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Homegrown Opry: Campbell Culture Coalition Explores Rural Radio Barn Dance in East Tennessee

Local variety shows were a staple of early Twentieth Century radio programming, but they exploded throughout the country following the Second World War and the rise of nationally known shows like the Grand Old Opry. Though important from an artistic point of view, such programs often provided a very literal stage for civic life and local culture; a place for performers, politicians, businesses, and citizens to come together in search of entertainment, commerce, and a sense of community. If you wanted a portrait of rural life in the Mid-Century, the local radio barn dance could paint that picture. Few of these shows lasted more than a couple of years, and fewer still were well documented. Next to none have been interpreted for the public...but that's about to change.

The Campbell Culture Coalition in LaFollette have long been leaders in providing humanities education at the local level through arts education programs and their signature Louie Bluie Festival. The CCC first partnered with Humanities Tennessee's Community History Development Fund back in 2008 as a host organization for the statewide tour of the Smithsonian's New Harmonies: Celebrating American Roots Music. Through a companion exhibit and multi-media project, the CCC explored many of their local roots music traditions, everything from Cherokee music and traditional mountain ballad singers to the work of local country blues master Howard "Louie Bluie" Armstrong.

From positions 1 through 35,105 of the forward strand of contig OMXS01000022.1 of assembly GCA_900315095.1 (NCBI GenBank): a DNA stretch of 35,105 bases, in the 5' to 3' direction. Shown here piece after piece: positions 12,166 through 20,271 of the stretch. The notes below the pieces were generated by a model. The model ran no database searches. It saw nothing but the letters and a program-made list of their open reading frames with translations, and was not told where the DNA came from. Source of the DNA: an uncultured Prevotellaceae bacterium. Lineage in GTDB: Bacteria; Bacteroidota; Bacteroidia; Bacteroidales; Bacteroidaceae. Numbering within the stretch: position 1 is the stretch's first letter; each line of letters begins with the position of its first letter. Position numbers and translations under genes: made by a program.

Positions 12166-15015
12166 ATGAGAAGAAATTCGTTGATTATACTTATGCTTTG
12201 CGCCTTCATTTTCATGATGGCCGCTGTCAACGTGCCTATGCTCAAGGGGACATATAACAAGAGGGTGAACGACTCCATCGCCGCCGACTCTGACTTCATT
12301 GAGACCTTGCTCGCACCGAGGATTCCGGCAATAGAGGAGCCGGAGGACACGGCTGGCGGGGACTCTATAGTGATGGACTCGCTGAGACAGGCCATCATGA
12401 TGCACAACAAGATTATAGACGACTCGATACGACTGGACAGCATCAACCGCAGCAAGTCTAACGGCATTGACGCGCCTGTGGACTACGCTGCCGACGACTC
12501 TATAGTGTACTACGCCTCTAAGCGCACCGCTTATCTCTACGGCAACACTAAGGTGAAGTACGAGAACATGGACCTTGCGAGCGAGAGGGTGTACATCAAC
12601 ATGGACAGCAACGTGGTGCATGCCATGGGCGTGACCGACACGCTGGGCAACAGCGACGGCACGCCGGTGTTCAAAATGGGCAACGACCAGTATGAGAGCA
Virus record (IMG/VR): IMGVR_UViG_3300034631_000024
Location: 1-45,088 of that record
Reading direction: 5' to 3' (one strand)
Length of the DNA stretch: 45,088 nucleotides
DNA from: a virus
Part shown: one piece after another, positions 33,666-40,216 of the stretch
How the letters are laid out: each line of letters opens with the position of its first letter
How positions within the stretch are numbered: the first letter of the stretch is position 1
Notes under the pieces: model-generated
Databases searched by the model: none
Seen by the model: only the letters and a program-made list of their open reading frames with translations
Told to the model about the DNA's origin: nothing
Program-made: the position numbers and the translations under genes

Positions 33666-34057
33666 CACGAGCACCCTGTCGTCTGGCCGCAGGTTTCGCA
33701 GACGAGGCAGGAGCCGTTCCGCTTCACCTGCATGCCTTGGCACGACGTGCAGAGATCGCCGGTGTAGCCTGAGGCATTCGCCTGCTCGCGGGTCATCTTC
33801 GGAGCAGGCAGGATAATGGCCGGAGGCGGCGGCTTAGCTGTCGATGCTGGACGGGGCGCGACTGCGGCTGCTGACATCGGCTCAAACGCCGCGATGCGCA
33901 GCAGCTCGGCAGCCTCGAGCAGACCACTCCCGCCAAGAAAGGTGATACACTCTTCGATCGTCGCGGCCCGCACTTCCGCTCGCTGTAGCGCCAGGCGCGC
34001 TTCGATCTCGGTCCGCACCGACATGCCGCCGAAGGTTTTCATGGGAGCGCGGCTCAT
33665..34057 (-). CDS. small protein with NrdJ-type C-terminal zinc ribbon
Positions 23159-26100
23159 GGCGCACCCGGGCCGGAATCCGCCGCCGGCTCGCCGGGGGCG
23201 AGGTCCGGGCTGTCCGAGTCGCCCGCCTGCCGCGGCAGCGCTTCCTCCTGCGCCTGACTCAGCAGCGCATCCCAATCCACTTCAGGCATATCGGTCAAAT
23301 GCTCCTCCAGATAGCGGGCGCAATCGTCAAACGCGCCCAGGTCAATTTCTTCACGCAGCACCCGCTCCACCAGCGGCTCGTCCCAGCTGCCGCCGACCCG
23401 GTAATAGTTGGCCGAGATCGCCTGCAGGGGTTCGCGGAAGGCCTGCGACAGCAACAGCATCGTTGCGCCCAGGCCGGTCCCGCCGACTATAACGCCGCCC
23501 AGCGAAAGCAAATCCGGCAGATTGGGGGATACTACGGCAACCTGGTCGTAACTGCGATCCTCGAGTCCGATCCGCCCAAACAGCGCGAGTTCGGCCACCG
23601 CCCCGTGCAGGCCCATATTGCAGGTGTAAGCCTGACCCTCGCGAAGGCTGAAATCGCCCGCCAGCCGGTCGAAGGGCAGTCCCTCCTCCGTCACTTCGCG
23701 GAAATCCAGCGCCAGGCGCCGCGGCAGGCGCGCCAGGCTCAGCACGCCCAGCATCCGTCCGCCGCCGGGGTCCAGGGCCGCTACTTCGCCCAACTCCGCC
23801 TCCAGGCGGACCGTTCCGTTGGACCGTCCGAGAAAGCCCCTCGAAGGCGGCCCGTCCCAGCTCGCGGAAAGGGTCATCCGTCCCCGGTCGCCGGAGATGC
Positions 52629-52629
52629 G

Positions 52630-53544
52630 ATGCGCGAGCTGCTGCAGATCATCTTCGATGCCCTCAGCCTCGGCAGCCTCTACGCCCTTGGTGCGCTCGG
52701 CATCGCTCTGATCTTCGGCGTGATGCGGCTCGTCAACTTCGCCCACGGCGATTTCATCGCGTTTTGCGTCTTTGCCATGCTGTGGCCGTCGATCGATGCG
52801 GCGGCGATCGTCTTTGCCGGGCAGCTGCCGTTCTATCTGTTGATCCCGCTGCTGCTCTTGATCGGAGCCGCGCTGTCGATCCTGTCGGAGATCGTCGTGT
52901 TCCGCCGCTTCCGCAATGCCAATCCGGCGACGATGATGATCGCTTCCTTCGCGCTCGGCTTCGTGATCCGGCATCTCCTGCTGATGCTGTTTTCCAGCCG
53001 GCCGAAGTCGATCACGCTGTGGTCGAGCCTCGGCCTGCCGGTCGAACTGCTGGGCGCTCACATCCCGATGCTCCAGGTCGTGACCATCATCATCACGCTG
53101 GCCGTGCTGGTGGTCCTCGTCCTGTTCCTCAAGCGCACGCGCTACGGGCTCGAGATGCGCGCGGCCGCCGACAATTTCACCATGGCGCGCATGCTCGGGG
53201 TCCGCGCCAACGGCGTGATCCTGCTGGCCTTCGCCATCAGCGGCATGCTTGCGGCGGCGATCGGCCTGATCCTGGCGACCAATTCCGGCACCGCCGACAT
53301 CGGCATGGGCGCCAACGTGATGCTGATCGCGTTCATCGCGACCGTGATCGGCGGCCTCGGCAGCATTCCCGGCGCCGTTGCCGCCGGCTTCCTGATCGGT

Building upon their previous work, the Campbell Culture Coalition will now explore life in Mid-Century Campbell County through the lens of The Tennessee Jamboree, a weekly stage show and radio barn dance that lasted more than twenty years! Using recently discovered film footage, extensive archival audio and photography, as well as oral history accounts, the CCC will develop a multi-media exhibit placing the Tennessee Jamboree within the wider context of public culture and expressive life in LaFollette during the 50s, 60s, and 70s. 

According to the project scholar, Bradley Hanson, "Both directly and indirectly, local manifestations of broader cultural shifts registered on the Jamboree stage: migrating north and back for work; transitioning from coal mining and agriculture to a factory economy, new forces in business and political life...the toll of the Vietnam War, the move of women into the workforce...these and other issues reverberated along with the changing musical sensibilities on the Tennessee Jamboree." The exhibit will debut in May of 2014.

Humanities Tennessee is proud to provide support to this project through our Community History Development Fund